And now we have what's happening now. And I'm just like, ‘Guys, just get — honestly, just cancel the whole thing.’ Cancel the whole thing because the foundation is already rotten. Again, I'm not an awards person. So I'm not sure I believe in this giving out awards to restaurants in this way in the first place. It's just clearly this system. 

The restaurant committee releasing a statement — to me, that committee’s been operating for years and years in this country in this clearly busted system. And it's only now they finally decided to release a statement about their outrage. I don't know, to me that almost looked more like a damage control press release than anything else. Which again, maybe that's cynical.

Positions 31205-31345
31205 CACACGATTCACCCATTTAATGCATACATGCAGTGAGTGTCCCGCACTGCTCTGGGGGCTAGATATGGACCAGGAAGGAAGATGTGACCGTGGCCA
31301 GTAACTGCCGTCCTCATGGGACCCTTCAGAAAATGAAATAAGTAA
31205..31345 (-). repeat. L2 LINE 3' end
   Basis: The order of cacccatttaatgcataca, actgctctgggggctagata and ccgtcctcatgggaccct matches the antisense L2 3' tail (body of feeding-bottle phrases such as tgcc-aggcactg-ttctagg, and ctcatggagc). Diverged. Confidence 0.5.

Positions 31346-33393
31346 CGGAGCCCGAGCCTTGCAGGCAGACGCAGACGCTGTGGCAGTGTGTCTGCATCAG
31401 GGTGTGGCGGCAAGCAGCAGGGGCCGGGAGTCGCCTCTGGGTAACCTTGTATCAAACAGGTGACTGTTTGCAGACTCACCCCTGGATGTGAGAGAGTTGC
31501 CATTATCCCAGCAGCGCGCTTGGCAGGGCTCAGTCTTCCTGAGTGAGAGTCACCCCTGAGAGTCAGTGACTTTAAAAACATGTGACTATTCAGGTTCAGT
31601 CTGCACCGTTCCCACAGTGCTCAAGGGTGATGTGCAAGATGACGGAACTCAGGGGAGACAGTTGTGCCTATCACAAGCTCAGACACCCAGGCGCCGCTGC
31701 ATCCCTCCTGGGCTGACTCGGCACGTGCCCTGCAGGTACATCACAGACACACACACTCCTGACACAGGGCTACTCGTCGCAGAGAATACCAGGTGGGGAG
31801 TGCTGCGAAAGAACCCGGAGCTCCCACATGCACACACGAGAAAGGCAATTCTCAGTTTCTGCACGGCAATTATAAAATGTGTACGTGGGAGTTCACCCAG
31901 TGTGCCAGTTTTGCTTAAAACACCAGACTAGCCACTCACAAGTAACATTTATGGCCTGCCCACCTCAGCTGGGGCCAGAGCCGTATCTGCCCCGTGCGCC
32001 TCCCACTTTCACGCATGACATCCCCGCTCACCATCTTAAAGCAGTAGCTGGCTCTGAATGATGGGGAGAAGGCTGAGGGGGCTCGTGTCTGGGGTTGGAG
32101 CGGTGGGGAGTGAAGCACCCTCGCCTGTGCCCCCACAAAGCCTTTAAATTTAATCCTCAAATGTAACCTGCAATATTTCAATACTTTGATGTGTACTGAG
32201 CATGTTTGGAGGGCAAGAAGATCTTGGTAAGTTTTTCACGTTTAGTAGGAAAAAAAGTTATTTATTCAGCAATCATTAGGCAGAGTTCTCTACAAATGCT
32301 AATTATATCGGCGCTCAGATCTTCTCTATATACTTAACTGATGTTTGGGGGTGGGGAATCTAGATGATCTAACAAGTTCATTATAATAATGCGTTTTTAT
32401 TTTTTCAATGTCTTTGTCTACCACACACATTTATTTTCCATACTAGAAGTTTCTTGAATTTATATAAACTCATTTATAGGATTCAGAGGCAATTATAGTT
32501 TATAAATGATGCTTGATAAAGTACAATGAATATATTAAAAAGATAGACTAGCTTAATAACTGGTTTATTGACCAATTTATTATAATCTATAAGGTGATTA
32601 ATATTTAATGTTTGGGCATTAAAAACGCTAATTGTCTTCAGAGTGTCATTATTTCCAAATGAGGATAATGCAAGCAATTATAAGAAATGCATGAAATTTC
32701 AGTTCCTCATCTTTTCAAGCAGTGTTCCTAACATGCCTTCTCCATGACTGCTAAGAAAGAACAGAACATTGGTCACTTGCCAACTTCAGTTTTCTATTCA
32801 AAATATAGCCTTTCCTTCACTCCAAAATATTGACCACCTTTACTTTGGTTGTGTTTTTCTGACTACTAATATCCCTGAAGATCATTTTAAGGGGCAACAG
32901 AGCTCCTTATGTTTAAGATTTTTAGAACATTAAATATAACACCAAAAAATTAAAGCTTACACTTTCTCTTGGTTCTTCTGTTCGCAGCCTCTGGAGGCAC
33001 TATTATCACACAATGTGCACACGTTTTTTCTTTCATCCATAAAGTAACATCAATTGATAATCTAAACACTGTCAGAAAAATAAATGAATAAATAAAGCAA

I'm just like there have been too many problems with this system, and actually, I think there have been enough problems with the foundation that at this point I'm just like, ‘People, let's close it down. Let's walk away. I have lots of ideas if you're all hell-bent on having restaurant awards for how you might reconsider going forward running them.’ I have similar ideas for the media awards. Happy to give them away for free. Or yes, maybe just no awards. 

I wanna know what you think. I mean, you're probably — you’re — 

Alicia: I don't want awards at all. 

[Laughs.] It's been such an obnoxious thing to deal with as a writer, as a food writer. As a freelancer especially, it's like, ‘Ok, I have to pay $150 to submit a piece. And I'm only going to be able to pick one piece.’ And then I have to maybe strategically consider which category I can submit to, to have the most chance of being nominated.